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THE TOPEKA DAILY STATE JOURNAL MONDAY EVENING, JULY 15, 1907.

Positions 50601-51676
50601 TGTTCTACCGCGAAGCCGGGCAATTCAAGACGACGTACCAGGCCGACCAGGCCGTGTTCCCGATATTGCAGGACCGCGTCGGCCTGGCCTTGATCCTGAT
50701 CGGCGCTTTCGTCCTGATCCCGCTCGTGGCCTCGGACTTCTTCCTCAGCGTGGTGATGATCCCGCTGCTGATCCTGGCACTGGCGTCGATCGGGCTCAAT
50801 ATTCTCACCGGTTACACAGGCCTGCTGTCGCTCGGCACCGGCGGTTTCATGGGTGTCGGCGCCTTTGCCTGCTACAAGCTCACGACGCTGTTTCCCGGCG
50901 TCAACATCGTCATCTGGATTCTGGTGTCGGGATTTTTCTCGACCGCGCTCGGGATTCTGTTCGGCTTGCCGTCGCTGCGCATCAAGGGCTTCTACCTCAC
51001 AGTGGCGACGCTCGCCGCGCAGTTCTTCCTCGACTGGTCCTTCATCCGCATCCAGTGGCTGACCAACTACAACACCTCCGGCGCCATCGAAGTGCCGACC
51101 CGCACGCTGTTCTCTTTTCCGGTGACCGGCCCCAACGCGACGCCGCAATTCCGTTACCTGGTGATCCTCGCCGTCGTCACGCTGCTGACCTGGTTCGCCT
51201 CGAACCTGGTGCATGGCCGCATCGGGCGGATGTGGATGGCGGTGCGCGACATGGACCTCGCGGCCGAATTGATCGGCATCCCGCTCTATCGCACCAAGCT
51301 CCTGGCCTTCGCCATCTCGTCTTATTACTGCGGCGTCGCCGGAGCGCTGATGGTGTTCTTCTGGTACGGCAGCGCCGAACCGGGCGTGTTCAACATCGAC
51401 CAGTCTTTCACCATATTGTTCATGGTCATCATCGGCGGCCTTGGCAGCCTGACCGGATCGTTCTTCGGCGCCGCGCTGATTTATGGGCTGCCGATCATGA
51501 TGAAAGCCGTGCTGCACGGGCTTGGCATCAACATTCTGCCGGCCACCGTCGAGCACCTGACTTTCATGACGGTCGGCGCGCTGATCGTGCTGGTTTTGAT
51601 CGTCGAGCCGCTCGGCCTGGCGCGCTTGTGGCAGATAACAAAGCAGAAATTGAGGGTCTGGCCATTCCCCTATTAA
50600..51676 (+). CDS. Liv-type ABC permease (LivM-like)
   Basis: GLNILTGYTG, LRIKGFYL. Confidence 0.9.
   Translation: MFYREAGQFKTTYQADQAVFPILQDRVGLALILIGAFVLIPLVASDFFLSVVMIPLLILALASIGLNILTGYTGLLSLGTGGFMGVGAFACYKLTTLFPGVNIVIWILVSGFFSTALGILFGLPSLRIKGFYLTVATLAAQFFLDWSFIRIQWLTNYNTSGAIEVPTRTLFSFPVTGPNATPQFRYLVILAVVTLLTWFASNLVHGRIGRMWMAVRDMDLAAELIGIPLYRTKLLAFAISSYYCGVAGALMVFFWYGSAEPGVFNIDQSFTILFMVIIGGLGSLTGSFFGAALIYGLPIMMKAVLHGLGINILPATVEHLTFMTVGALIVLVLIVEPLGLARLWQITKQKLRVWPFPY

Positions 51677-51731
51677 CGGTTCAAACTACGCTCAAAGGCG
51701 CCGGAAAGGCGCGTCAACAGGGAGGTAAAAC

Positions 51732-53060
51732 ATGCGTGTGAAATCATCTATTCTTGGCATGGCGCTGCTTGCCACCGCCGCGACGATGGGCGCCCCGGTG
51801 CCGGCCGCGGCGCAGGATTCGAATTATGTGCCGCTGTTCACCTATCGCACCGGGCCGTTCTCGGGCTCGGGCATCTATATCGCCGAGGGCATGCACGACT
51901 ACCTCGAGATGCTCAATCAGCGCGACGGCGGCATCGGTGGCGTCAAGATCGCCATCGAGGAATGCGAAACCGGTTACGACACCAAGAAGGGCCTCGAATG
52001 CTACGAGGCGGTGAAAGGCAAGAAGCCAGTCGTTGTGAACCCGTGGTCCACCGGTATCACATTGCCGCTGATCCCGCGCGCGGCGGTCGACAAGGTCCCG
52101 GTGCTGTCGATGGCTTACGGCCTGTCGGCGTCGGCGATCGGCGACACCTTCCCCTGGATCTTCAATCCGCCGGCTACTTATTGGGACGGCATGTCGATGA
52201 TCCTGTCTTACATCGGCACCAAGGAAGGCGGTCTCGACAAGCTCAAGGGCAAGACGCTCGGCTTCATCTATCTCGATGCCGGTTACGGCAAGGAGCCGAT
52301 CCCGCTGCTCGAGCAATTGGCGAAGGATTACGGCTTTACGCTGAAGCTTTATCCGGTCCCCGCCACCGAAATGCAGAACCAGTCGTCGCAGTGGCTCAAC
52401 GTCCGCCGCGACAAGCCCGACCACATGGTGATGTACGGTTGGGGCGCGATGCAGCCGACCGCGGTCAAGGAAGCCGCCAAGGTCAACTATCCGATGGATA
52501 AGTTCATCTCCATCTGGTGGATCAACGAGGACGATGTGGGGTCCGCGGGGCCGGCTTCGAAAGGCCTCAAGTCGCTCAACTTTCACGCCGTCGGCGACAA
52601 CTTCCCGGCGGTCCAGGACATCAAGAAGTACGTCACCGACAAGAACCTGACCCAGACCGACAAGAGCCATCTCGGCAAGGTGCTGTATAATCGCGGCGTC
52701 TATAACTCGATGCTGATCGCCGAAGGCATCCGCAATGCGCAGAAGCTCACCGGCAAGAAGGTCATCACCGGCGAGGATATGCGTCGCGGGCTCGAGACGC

S. BARNUf.l DEAD. Pioneer Topeka MerchantPasses Away Today. 4 4 Bargains for This Afternoon and Tomorrow at Paxtoii's! This Big Cash Store Always Offers You Opportunities That Mean a Saving of Money. t Oxford.- -SslIg - ' ' - "' - - - -'- ri iiilrftiT-"' - - - -t - - t I - - $ - -K -tt $ - J. $ Ladles Ladies' Ladies' Ladies' Ladies' $4.00 $3.50 $3.00 J2.50 $2.00 Oxfords. Oxfords. Oxfords. Oxfords. Oxfords. . .$3.25 .$2.fl5 .$2.25 .$1.75 .$1.60 Men's Banister $5 Oxfords. .$3.95 Men's Harlow $4 Oxfords . .$3.25 Men's Ralston $4 Oxfords. .$3.23 Men's Fellow Craft $3.50 Ox. $2.95 Boys' and Youths $2.50 Ox. $1.90 ALL STYLES and ALL LEATHERS LADIES'. MISSES' AND CHILDREN'S WHITE CANVAS OXFORDS . We Will Close At Your Price Regardless of Cost As the above prices will average less than cost, we will sell for cash only: L5 EXTRA 7 v53BLffci 606 T Has Been Sick Since May With Bright's Disease. HE CAME HERE IN 1S69. Opened a Store in Union Hall Block. 1 Leaves a Widow, Four Sons and Two Daughters. Simon Barnum, a pioneer merchant t the city as well as one of the oldest residents, died at his home, 328 Harri son street, early this morning at the age of 65 years, of Brlght'3 disease after an illness dating from the first of last nay. Mr. Barnum was born in Ger many in 1842 and came to this country when a young man, locating In Topeka In 1869 where he began business as a cjoimng and dry goods merchant. TOPEKA 7.i UALITY Kansas Ave. ' 1 A HOSTS OF ELKS. Largest Grand IiOdgo Sleeting in History of the Order. the Philadelphia. Pa., July 15. Opening day of the Klks' convention week was greeted with clear, fairly warm weather. From 4:15 a. m. when the first delega tion arrived from Mobile, Ala., big hosts of Elks came every hour. Grand Secre tary Fred C. Robinson of Dubuque, la., paid today that the registration of dele gates to the grand lodge meeting is ths largest in the history of the order. Philadelphia is decorated as never be fore and every day until Saturday will practically be a holiday. The streets in the central part of the city are Jammed with enthusiastic crowds and the fa miliar "Hello, Bill," is heard every where. . The convention of the grand lodge will be formally opened at the Grand opera house tonight. The principal address of welcome on behalf of the local lodge will be made by Congressman Moore of this city. Mayor Reyburn and Governor Stuart are expected to extend the hand of wel come. The response will be by Grand Exalted Ruler Henry A. Melvin of Cali fornia. The first official entertainment of the members of the grand lodge took place at noon at a park on the New Jersey side of the Delaware river. The mem bers and their ladies were conveyed there in chartered steamers which be fore landing made a tour of the river, parsing the League Island navy yard and the big shipbuilding plants. The festivities at the park began with a clam bake and sea food dinner. Every candidate for grand lodge office is either here or is represented by ener getic agents who buttonhole every dele gat that presents himself for registra tion. John K. Tener of Charleroi, Pa., the grand treasurer, a candidate for grand exalted ruler, seems to lead for that high honor and his election is free ly predicted. Dallas, Texas, appears to have the field to itself at present as the place for the next convention. MURDER INQUEST HELP. Coroner's Jury at Last Finds Second Three Bridges Victim Is Dead. CHAUTAUQUA GARFIELD PARK Cilties Band Today Two Concerts 3 p. m. 8 p. m. TOMORROW'S PROGRAMME m. Devotional Hour. m. Bible Lecture. Dr. ."Bible Lands,' 8:30 a. 8:00 a. W. M. Patten, Council Tent 10:00 a. m. Mrs. Margaret Hill McCarter, "Summer Mornings With the Poets," Council Tent. 11:00 a. m. Domestic Science, Miss Margaret Haggart. Lecture and demonstration on cooking "Vegetables, Cereals, Fruits." Coun cil Tent. 2:00 p. m. The Wilbur Star Con cert commpany. Auditorium. 2:30 p. m. Col. H. W. J. Ham, of Georgia, "The Snollygostlc in Politics. "- 4:00 p. m. United Mission Study, Mrs. John P. White. "The Triumph of Missions," Council Tent. 4:00 p. m. United Mission Study. Mw. Jonn P. White. "Methods of Modern Mission." Council Tent. 5:00 p. m. C. L. S. C. Council Hour In charge of Women's Aux iliaries G. A. R. 7:30 p. m. Wilbur Star Concert company. 8:30 p. m. Nat M. Brigham. "The Apache Warpath." Illustrated. The $1.00 ticket good for six ad missions can still be had at Stans fields. Sifigle admission, 25c. An inquest was held- in the sheriff's office today by a coroner's Jur.v consist ing of William Alstorn, W. T. Schaeffer. J. D. Coddington. Joseph Wilcox, Ed ward Perkins and H. C. Lindsay, over the murder of the man whose body was found on the Union Pacific tracks Just the other side of the Three Bridges on Monday morning, June 24. No identification of this murdered man has ever been made and the coun ty authorities have been unable to ob tain any evidence to connect any one with the crime, so the inquest today was purely formal. Dr. Keith and Dr. Bandel, who performed an autopsy on the body gave their opinions to the Jury that the man had died from a gun shot wound in th? head and the jury return ed a verdict to this effect and also that the wound had been made .from a re volver In the hands of a person un known. There are two th-oris concerning this murder, which probably never will be solved. One is that the man was mur dered in some dive here in town and his body taken to the place where it was found and plac.! on the railroad track where a train could hit it, and thus the murder could possibly be cov ered up. The other is that the man was killed in a fight in a box car, either with hobo pals or members of a train crew, and that his body'was thrown oft the train at the spot where it was found. S; Barnum. Pioneer Tonekn 1 nrr-hant. Who Died Today. He opened a store at 617 Kansas ave nue in September, 1869, and was con tinually in business at that location, then know as Union Hall until 1904,when ne sold his store and a vear later retired from active business, giving his time to his large property interests in the city. He occupied the same building as a clothing and dry goods store contin uously for a period of 35 years. Mr. Barnum was known as an enter prising, progressive citizen and assist ed materially in the upbuilding of the cuy wnicn was Dut little more than a village at the time he opened his store at 617 Kansas avenue. At the time of his death he was the owner of consider able valuable Topeka property consist ing of residence property and a flat at the corner of Huntoon street and To peka avenue. He is survived by his wife and a fam ily consisting of four sons and two daughters, all of whom are residents of this city with the exception of his daughter, Mrs. H. Kahn, who resides in St. Louis but who has been at her father's home since his first illness in May. Arrangements for the funeral which will be held in this city will not be completed until the arrival of sev eral relatives who have been communi cated with by the family. t hfrm t : M t v - m U V 'X Kl ft . - ; ! $10 Suits If ever grace, distinction, fit, wear and ail-arouna - excellence were compressed in a suit they are in these fancy Worsteds and Blue Serges. They are shapely and have tone. We stand behind every suit with our personal guarantee for fit, style and entire satisfaction. We Make It Right Get a better suit. Get more style. Get more satisfaction and save $2.50 from other special reduction sales by buying one of these CJ f suits. Our price ip 1 U Talk About Your - $1.00 Shirts See Paxton's Special We are showing the best One Dollar Shirt in the' city. The most attractive patterns finest quality, the latest coat or plain style. Don't pay $1.50, $L10 or even $1 QC. Buy it here tomorrow for.. OJu Bigr Underwear Sale Here we are again with a big sale of Underwear. We will make you wish you need some, even if you don't. Judge this quality for yourself 25c each or 45c suit. Straw Hats All $2.50, $2.00, $1.50 and $1.00 Tuesday $1.98, $1.79, $1.25, 5c. We offer these as a special sale ef our finest quality of straw hats. All correct shapes in yachts and telescopes, not overstocked, but a general clean up. Take advantage of these prices. Tomorrow $1.98, $1.79, $1.25, 85c. Cool Comfortable Coats Alpacas, Blue Serges If you don't get next to one of these coats, the hot sun of July and August is going to get next to you. Prices reduced. A. $1.75 Black Alpaca Coat... $1.59 A $2.25 Black Alpaca Coat $1.98 A $3.95 Pure Wool Serge Coat, $3.25. MR. RICE IS SLOW. St. Joseph Pavinsr Contractor Doesn't Seem to Be In a Hurry. NOTHING TO IT. Story About Japanese Spies Had Xo Foundation in Fact. Washington. July 15. Both men who were reported to have been as rested as Japanese spies were de tained a short time, but were released, according to the official report re ceived here. In the first case the Jap panes.; detained at the direction of the officer at Fort Rosecrans was acting in a suspicious manner near a prominent part of the fortifications. He had in his possession a memorandum pad but an examination revealed the fact that there were not any notations on it. The man is believed to have been identified with one of the Japanese restaurants in San Francisco. There being no incriminating evidence found on him he was put aboard a steamer at Fort Rosecrans and sent to San I Francisco. In the second instance of reported arrest the act occurred at the Mare Island navy yard and not at Fort Rosecrans. In this case the Jap anese was found examining the power house and was escorted out of the yard. Charges that H. N. Rice of St. Joseph, who has got the major part of the new paving contracted for by the city this year, is trifling with the city adminis tration were made today by city offi cials who want the paving in North To peka hurried. It is stated by those interested in the paving contract that the brick will be shipped into Topeka on the 22nd and that paving operations will commence immediately afterwards. The brick to be used will be from St. Joseph, H. N. Rice claiming that he could not get a favorable figure from the local manufacturers. A part of the delay in commencing on the part of Rice has been attributed by him to a failure to secure rates for his brick from St. Joseph to this city. This rate has now been secured. Charles Ramsey, who has the con tract for North Kansas avenue from the Melan bridge to Gordon street, has haul ed his brick in place and is ploughing ud the old asphalt pavement. The contract for this work was let about two weeks later than that of Rice and the delay on the part of Rice has the couneilmen from the tnrst w?.ra worried. TRIED TO HANG HIMSELF Made a Noose of His Handkerchief and Tied It to CeU Bars. HERE'S A QUEER DEAL. City of Mineral Sued for Fourth of July Runaway Accident. Mineral. July 15. A. H. Roycroft has filed a claim of $500 against the city of Mineral for damage sustained bv his horse and bugsry in a runaway caused by the shooting of firecrackers the night before the Fourth. The horse was left tied back of the Burke drug store at the time, when several boys commenced shoot'ng crackers near it. The result was tri it became frightened and tore loose from the post to which it was fasten ed. In accomplishing this it kicked violently and succeeded in smashing the buggy into a shapeless pile of kindling. The horse was injured and practically ruined in the attempt to free itself. "Hoot mon. The Kilties are coming." State Journal, 10c a Week- New Orleans, July 15. Tony Costa, one of the Italians placed on trial to day in St. Charles parish, charged with the kidnaping and murder of eight-vear-old Walter Lamama, made an un successful attempt to hang himself in the parish prison here today. Taking a big pocket handkerchier ne Knotted it around his neck and then made it fast to the grating of his cell door, while on his tiptoes. Throwing him self back, he succeeded in strangling himself into unconsciousness but . was discovered in time to save his life. Prison officials then ordered that all of the maile prisoners -held in connec tion with the case be stripped and left nude until time to take them to Hahn ville. ' . NO ARRESTS MADE. War Department Has a Report on the Fort Rosecrp.ns Incident. Washington, July 15. A telegraphic report came to the war department over Sunday from Califorina regarding the reported arrest of two Japanese at Fort Rosecrans. one of whom, it is al leged, was making sketches of plans of the fortifications there, and another, who, it is said. had a blue print of some portions of the works. Adjutant General Ainsworth. who was acting secretary of war. declined to make public the report except to say there had been no arrests. Major Gatchell is -in : command at Fort Rosecrans. Special Shoes for Tuesday's Selling Men's Work Shoes Made up in heavy seal .. grain, seamless leather, cap toe, . lace style, solid sole leather inner soles and counters, for hard wear they have no equal. Extra good values at $2.50, special at $2.25 Men's Heavy Calf Shoes Built for hard service; made up with extra heavy oak soles. The vamp seams are reinforced with extra stitching, which makes them just as good as seamless shoes; cap toe, lace style. Every pair1 guaranteed to give good satisfaction. Good $2.50 value. Our price $2.25, special at. $2.15 Boys' Vict Kid Dress Shoes Narrow exten sion oak sewed, soles, made, up in first grade .stock throughout. Ken regularly ror $z, .special . r $1.05 Little Ght's Shoes Made up in fine vici -stock, with extra heavy oak sewed soles, lace and hook style) patent tip, made over broad comfortable last. Sell ,at $1.50, special at $1.25 Women's Shoes-r-Vici kid leather, made with black canvas tops, extension oak sewed soles, lace J style, strfctly solid throughout, every pair guaranteed to give good service, $1.50 shoe, special at $1.25 Misses' Slioes Male up in vici kid stock, with heavy extension oak sewed soles, lace style, solid throughout, low school heels sell at $1.50, special $1.25 Hardware and House Furnishings 2-qt. granite Sauce Pan, double coated, best quality. Sale price 19c Granite Dinner Bucket, has cuf fee compartment, a good 98c value. Sale price, 79c. No. 8 nickel plated copper Tea Kettle, cheap at $1.25. Two days' price, 98c. Coffee Pot, 3 pint size, best qual ity granite ware worth 39c. Sale price Diamond Edge Saws, made of the finest spring steel; no better made. Everyone warranted.' 26-in. size for $1.65; 24-in. $1.55. U. & B. Hammers, nothing better made; fully guaranteed. Two days' special, 60c. Woven Wire Springs, hard wood frame, $1.50 value. Special, $1.19. Wetherby Chisels, everyone war ranted. Per set of 12 in a box, $7.50. 12-penny weight, silver placed Knives and Forks, best ever sold ror the price. Special this sale, per set, $3.39. Guaranteed ready mixed Paint, all colors, per gallon, $1.25. Sanitar- Steel Couches, diamond weave spring, strong and comfort able. $4.00 values, this sale, $3.69. Tapestry Brussels Rug. 8-3x10-6 and 9x12. We claim his to be the beet tap rug on the ..larket, the pattern and colors are attractive. For this sale we price them at reduced prices. $10.50 and $11.50. ! TIE INDIES' HOMiUOURNALPATTERNS Home Journal Fashion Sheets for August are Now in. Ask for One. They r.re Free. Women's Shirt Waists, 85c Made of sheer white i lawn, open in back, three-quarter sleeve, lace and embroidery trimmed, $1.25 value to go Tuesday for 19c Sheer Dress Goods The materials in this department must necessarily be of the most stylish types to be had, for we bought them after the sea son -was well advanced. The prices quoted below are much under the present value. Holly Batiste, 10c There is no better 15c wash fab ric on the market our patterns are new and suitable for any kind of waist, dress or skirt. f r Per yard 1U0 Paris Tissue, 15c ' Coin spot Organdie and Swiss Plumetis plaid and rose patterns a soft, silky material for shirt waists and dresses some of you paid 25c for these materials on credit. This sale per t yard 1 UL " Sheer Woven Swisses, 1 9c In brown and black checked pat terns and metalic dots that guar anteed to launder marked Q to sell at 25c. Per yard.... lUU Silk Mouseline, 27c And Toulon Silk in the newest shades of brown and and the choicest patterns r worth 50c per yard very blue 27c Standard Book Fold Percale Dark ground with small patterns. Worth 10c; per 71.n yard I Plain White French Lawn 48 in. wide make note of that 4 8 inches wide a credit store bargain at 35c. Here per yard 23c White Dotted Swiss, 19c Cambric Drawers, 19c Trimmed with lace and tucks closed and open styles not more than 2 pairs to the custom er. Per pair Muslin Gowns, 47c You could not buy the material in these gowns for the price we are going to ask for the ready made garments come in and get AJ ft one of them for Tt i J Muslin Petticoats, 59c This is a full length garment having a lace trimmed flounce. You can make money on one of these at 59c White Lisle Gloves, 59c Plain or lace pattern, elbow length, pair. . . Per 59c White Wash Belts, 10c Pretty pearl buckles with gilt mounting, adjustable clasp f fin worth 25c, each 1UO Infants' Lace Hose, 10c An excellent material for sum mer waists and dresses our': 25c numbers per v yard . . . . i 19c Persian Lawn, 122C You know how comfortable a white waist is of this material. This quality is worth luc. lLg Tuesday, per yard it'l India Linon, 10c We want you to come and see this we sell this number at 15c, and customers tell us it is the best in town for the money. f f n Per yard i Jj Bleached Muslin, 7-c If we bought this by the bale we would pay 8c per yard for it full 36 in. wide not more than 20 yds. to the customer. n Per yard Corset Covers, 19c Trimmed with embroidery edge 19c and laced with baby ribbon worth 25c Apron Ginghams, 5c Blue and white check worth 7c by the case, per C yard. . made of silk lisle and have fancy cord 25c value per n. pair; 1UU Women's Gauze Union Suits, 17c Made "of bleached cotton, low neck, sleeveless, with tape a 25c bargain. Per suit.'. .. . . -I :Wc 17c 10c omen's Gauze Vests, 10c Fancy ribbed, made of soft bleached cotton, laced with mer cerized tape 15c value ' Women's Gauze Lisle Hose, 10c Splendid weight for summer, and a be flyer very special Per pair 10c Children's Hose, 10c Medium rib, double knee, splic ed heel and toe, guaranteed fast black. Per Pair ...lUC Women's Panama Skirts, $3.95 Some of this season's best de signs, plaited and button trimmed beauties to wear with shirt waists worth up to $8. fflo AC Choice IpO.yO Women's Jacket Suits, $9.95 A neat skirt to wear with shirt waists and Eton jacket for the cool evenings $lo.00 values $9.95 Drugs and Medicines . Lydia Pinkham's Vegetable Compound Regular $1.00 size to morrow for 85c. Swamp Root $1.00 bottles, 79c. Horlick's Malted Milk Large size bottle, 85c. Borax Mulo Team. 1 pound, 12c Painc's Celery Compound An ideal summer medicine. $1.00 bat tles, 85o. Sea Salt Castile Soap To intro duce it to our trade, in this sale, per cake, le. Herptcide (Best for the hair $1.00 bottles, 85c. Owl Cigars, 3 for 10c Sixth and Quincy. AXT0 4 PA3 TON Sixth and Quincy. 4 MISSOURI PACIFIC FIGHTS Enjoins Railroad Beard From forcing Terminnl Order. En- Suit was instituted in the distri.-t court of Shawnee county today by the Missouri Pacific Railway company to restrain the state board of railroad commissioners from attempting to en force its order compelling the Missouri Pacific and other railroad companies a the state to establish certain terminal facilities in Kansas City, Kan., as is piovided for by an act of the last leg islature. The petition in this important suit which in several of its particulars. questions the Jurisdiction of the state railroad commission over the affairs of any railroad doing an interstate busi ness, was filed this morning with R. T-. Thomas, clerk of the district court. Vntil the suit can be tried and the ouestions involved adjudicated, neither tne .Missouri Pacific nor the other rail roads in the state will have to take any steps to comply with the order of the commissioners compelling them to establish the terminal facilities, in question, at Kansas City, Kan. ine pevirioning pacers are signed by Balie P. Waggener. of Atchison, gen eral attorney for the Missouri Pacific, and they ask that the board of rail road commissioners be restrained from enforcing the terminal facilities order on the grounds that it is unreasonable and unlawful because the act of the legislature making the order possible is unconstitutional and void. It is set up in the petition that this legislative act is unconstitutional be cause it denies to the Missouri Pacific and the other railroad companies in the state which are affected by it, the equal protection of law and attempt9 to confer on the commissioners power and authority to take and appropriate property and revenue of the railroad companies for public use and benefit.. Then there is the further allegation set up in the petition that the Mis souri Pacific is a common carrier doing an interstate business and is subject to the provisions of the federal inter state commerce act and that by vir tue of the provisions of this federal statute the state board of railroad com missioners have no power, authority or Jurisdiction to make, promulgate and enforce such an order. A further claim is made that a com pliance with the order by the Missouri Pacific would compel it to expend large sums of money unnecessarily and with out any Just or reasonable compensa tion to it and that its revenues c.n not sufficient to justify any order com pelling the establishment of additional terminal facilities in Kansas City. Kan., as it already has adequate ons there now. ' - : Declaration is made in the tfetltior. that the act passed by the legislature providing for the establishment of these terminal facilities was enacfed into law for the sole purpose of giving the board of railroad " commissioners Jurisdiction of certain interstate -ats which are properly under the regulation of the federal government. The constitutionality of the legisla tive act is also attacked in tha peti tion because it is alleged to be an at tempt on the part of the legislature to surrender and delegate powers to a subordinate agency which it has no right to do under the provisions of the constitution. RACE TO AUSTRALIA. Long Contest Begun by Two Steamers Sailin- From New York. New York, July 15. A race to Aus tralia as in the old days but by steam, not by sail has just been begun from this port. Two heavily laden freight steamers, one a German and the other British are the racers. The former ts the Elbring which is in the service of the Tyser line and her rival, the Boliv ian, of the United States and Australia line. There is keen rivalry between these companies in sending freight to the Antipodes. The two vessels will make one of the longest ocean rune in the world from here to St. Vincent, Cape Verde islands, where they will coal, and thence around the Cape of Good Hope to Freemantle, West Australia. It will probably be fifty-five days before they reach Freemantle. The ships left this port Sunday within a few minutes of each other. WILL CUT IT SHORT. Trial of Italians for Kidnaping and Murder Begins. Hahnville. La., July 15. Including the impanelling of a Jury which began today less than a week is expected to suffice for the trial of the four Ital ians for the kidnaping and murder of Walter Lamama, a New Orleans child. Not only does public sentiment make a speedy trial desirable, but there are not enough accommodations here for even the officials whose presence Is necessary. The Jury will be com pelled to camp out on improvised beds in one of the court rooms. It is the prosecution's aim to show that the strangling of the boy was only an incident among many blackmailing schemes on foot among the Italian population of this section. The four prisoners were brought here today from New Orleans, where they have been since their arrest. They will re main during the trial in the court house 1ail, which stands in a sugar cane field, with no house excepting the sheriff's within half a mile. The pris oners are I.aacio Campisciano and his wife Maria, Collagero Genduza and Tony Costa. Campisciano Is the man, who, under compulsion, led a possa Into the swamp where the boy's body was concealed. Meet me at the Chautauqua.